Other names come from the several books of names I have; SCOTTISH CHRISTIAN NAMES, by Dunkling, or SCOTTISH SURNAMES, or one of several baby-naming books.

    Worst comes to worst, there’s always the phone book. [g]

  9. My daughter’s teacher has a master’s degree and she had ‘niece’ misspelled on the board the other day. Similarly, when my daughter was in kindergarten, there was something grammatically incorrect on the board, and I called their attention to it, and a group of teachers gathered in the room to try to figure it out!

  10. Diana:
    It felt like withdrawal while you were gone…. so glad to have you back.

    When you mentioned William with reference to the Great Dismal, I had to look it up (I also lived in Virginia for 15 years). I found the most fascinating diary of William Byrd about surveying the swamp in the early 1770s. Especially his comments about the settlers in North Carolina. You must be familiar with it if you’re exploring the swamp for storyline. I recommend it for your other fans who might be interested in colonial history.


  11. FYI :) As a person who has taught in K-4 classrooms at one point or another, teachers do not always “catch” misspelled words in student work because maybe certain spelling patterns have not been taught or the teacher’s focus may be on a particular writing concept or the teacher is examining the misspellings for clues on how much to teach a phonics or grammar concept. (Sigh) And then again, you can not believe how difficult it is to get students to understand, “i” before “e” except after “c” :)

  12. Well, now, isn’t this a very exciting and pleasant surprise?! :) I stumbled upon the news that you had started a blog, and was so excited to find it! I look forward to being a regular visitor. I find it so fascinating to learn the “how” of your writing! Thank you for choosing to communicate with us this way.
    I just began my “umpteenth” re-read (I’ve lost count!) It is my tradition to reread the entire series before a new installment comes out, and having just finished the latest Lord John books, I couldn’t quite bring myself to leave that world. I also justified my guilty pleasure by deciding that with three kids, I may need all that time to get through all of them again before “An Echo in the Bone” arrives in my mailbox!
    Again, thank you! This discovery made my day!

  13. Hi Everyone

    I’m new to this blog and have read a great deal of it with interest. Sorry to hear about your dog, Diana – I just had to have one of my 2 cats put down and it is quite a wrench after 14 years.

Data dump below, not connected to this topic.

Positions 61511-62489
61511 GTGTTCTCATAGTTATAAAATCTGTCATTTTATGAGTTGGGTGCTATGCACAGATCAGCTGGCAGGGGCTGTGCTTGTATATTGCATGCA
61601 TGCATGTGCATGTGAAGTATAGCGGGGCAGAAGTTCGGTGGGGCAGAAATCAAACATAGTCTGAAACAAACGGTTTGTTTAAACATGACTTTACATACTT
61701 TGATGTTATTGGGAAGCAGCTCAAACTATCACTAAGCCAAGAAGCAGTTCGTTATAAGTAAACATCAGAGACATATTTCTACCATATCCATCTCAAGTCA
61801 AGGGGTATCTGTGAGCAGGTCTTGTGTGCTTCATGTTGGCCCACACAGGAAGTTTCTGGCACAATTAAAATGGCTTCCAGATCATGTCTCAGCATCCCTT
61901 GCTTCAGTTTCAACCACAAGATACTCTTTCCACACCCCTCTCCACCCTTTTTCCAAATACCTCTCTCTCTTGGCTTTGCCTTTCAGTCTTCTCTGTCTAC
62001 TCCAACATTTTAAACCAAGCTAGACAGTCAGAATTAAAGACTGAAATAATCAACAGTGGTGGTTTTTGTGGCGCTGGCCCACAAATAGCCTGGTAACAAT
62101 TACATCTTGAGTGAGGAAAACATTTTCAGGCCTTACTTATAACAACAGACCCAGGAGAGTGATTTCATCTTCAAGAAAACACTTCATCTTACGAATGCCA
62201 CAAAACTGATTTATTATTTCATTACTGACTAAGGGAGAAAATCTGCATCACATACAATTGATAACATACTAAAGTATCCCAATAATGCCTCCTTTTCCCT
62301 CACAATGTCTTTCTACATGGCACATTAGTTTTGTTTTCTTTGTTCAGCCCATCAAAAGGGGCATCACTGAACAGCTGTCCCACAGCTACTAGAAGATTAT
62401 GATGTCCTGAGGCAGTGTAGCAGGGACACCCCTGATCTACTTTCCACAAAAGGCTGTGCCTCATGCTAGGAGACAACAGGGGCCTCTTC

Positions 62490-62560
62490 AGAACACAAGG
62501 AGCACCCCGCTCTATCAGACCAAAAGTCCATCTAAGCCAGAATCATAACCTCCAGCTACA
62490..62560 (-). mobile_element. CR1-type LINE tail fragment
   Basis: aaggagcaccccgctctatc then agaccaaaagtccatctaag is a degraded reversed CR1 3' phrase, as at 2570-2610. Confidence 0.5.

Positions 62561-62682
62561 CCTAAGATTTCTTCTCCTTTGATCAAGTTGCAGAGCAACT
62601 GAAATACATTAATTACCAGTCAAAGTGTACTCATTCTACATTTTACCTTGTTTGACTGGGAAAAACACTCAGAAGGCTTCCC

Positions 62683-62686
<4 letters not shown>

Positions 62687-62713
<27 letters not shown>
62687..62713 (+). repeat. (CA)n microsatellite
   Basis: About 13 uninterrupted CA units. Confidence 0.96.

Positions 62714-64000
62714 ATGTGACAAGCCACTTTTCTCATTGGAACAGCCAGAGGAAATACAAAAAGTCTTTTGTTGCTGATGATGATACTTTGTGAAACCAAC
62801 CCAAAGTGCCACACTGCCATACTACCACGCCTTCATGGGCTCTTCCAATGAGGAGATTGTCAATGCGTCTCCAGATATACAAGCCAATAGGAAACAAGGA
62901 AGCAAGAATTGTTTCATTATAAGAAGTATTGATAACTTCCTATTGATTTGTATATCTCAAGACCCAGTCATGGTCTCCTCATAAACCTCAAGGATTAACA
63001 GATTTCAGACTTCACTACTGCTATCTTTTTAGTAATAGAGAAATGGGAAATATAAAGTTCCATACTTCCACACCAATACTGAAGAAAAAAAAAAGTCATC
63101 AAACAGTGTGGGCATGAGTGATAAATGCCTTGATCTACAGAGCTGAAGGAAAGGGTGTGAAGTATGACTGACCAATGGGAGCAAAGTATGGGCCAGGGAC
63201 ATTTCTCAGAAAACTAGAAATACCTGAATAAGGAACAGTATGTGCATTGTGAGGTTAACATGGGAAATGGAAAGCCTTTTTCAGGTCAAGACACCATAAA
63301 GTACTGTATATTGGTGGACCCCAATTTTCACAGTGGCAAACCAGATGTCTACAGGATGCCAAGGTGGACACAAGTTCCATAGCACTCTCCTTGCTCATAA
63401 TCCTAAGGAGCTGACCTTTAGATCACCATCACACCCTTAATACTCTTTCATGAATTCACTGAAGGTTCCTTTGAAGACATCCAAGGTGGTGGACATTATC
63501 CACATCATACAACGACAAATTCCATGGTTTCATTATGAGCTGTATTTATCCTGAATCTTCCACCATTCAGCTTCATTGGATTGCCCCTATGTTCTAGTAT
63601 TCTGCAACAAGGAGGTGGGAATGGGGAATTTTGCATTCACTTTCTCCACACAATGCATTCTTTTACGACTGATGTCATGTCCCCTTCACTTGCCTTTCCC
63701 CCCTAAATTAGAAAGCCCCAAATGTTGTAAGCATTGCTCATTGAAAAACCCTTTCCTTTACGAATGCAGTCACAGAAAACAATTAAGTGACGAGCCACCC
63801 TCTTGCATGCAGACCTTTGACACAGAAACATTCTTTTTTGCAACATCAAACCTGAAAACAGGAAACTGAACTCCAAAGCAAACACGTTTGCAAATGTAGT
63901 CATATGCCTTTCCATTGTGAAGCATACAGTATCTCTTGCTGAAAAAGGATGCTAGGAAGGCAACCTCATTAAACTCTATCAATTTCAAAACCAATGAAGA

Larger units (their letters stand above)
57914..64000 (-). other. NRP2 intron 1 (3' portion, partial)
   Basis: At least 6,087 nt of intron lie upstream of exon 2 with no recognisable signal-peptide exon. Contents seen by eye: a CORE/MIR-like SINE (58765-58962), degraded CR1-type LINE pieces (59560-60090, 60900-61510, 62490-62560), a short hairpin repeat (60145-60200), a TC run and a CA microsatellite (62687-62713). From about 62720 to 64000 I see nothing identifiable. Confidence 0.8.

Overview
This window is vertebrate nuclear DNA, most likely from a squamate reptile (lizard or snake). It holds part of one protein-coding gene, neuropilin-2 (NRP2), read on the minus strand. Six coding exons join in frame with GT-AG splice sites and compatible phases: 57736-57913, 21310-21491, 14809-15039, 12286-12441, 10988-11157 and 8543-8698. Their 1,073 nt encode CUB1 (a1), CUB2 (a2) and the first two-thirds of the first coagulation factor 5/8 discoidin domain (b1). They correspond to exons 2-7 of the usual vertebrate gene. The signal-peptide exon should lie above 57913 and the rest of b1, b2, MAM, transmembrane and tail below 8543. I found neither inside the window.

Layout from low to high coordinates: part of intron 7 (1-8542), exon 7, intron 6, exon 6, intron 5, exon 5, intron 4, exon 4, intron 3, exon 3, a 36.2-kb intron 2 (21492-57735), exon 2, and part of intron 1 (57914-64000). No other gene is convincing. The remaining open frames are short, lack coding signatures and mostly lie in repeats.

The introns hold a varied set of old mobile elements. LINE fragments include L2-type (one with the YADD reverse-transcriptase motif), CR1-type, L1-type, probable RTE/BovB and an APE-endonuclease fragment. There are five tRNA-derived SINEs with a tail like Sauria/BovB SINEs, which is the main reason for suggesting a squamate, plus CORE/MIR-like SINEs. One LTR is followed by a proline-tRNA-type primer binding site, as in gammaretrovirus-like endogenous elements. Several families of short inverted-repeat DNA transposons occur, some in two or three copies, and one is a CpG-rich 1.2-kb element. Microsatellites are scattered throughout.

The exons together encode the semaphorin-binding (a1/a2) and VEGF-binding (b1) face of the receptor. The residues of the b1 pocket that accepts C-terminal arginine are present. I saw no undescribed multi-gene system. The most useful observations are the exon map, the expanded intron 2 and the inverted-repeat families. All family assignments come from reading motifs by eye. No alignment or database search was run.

BTW, I liked the picture of Claire, even though I thought the bottom of her face should be just a tiny bit fatter – not much, just a tiny bit – but, as you say, it is simply one picture of many more to come, so let’s all wait and see how the images develop. The important thing is that it is YOUR picture of what Claire looks like, not ours,and ultimately this is what counts.

    On another note, I have just come back from a week away in the Highlands (not far for me, as I live in St Andrews – yes, the home of golf(sigh) but also the home of a nearly 600 year old university (yesss!) originally modelled on the same lines as the one in Paris that Jamie attended in his youth). Whilst there I visited Cullloden – or rather, re-visited it, having been there before the new Visitor Centre was constructed. It must be exciting to have an invitation to go to the official opening on the anniversary of the battle but I DO hope you are not disappointed. I won’t say much more, as you must make up your own mind but suffice to say that I was a bit disappointed for various reasons, some of which are still gelling in my mind as I write this. Oh, and be prepared for snow – we were snowed in for the first 2 days of our visit, which is not so usual for mid-April – snow showers yes, but not heavy snow as we experienced.

    Anyway, keep working on the books – they are wonderful and thoroughly absorbing; also, thanks for being so thorough with your research (but only to be expected from someone such as yourself) – it really matters to some of us that historical details are correct bearing in mind current research, which rarely stands still.

    Have a good trip to Scotland – and call into St Andrews if you have the time!

    All the best

    Wol the Wise

  14. I must’ve had my head elsewhere, as i’ve just heard about the Outlander series, and cannot put the first volume down!

    I found this blog through your website and saw that this was a place to put comments…

    Seeing the image of Claire for the graphic novel is incredible, and my suggestion for Jamie is this: Make him look like Gerard Butler, and I will surely swoon!

    Keep up the great work, I love my first dive into Outlander books and simply can’t read fast enough.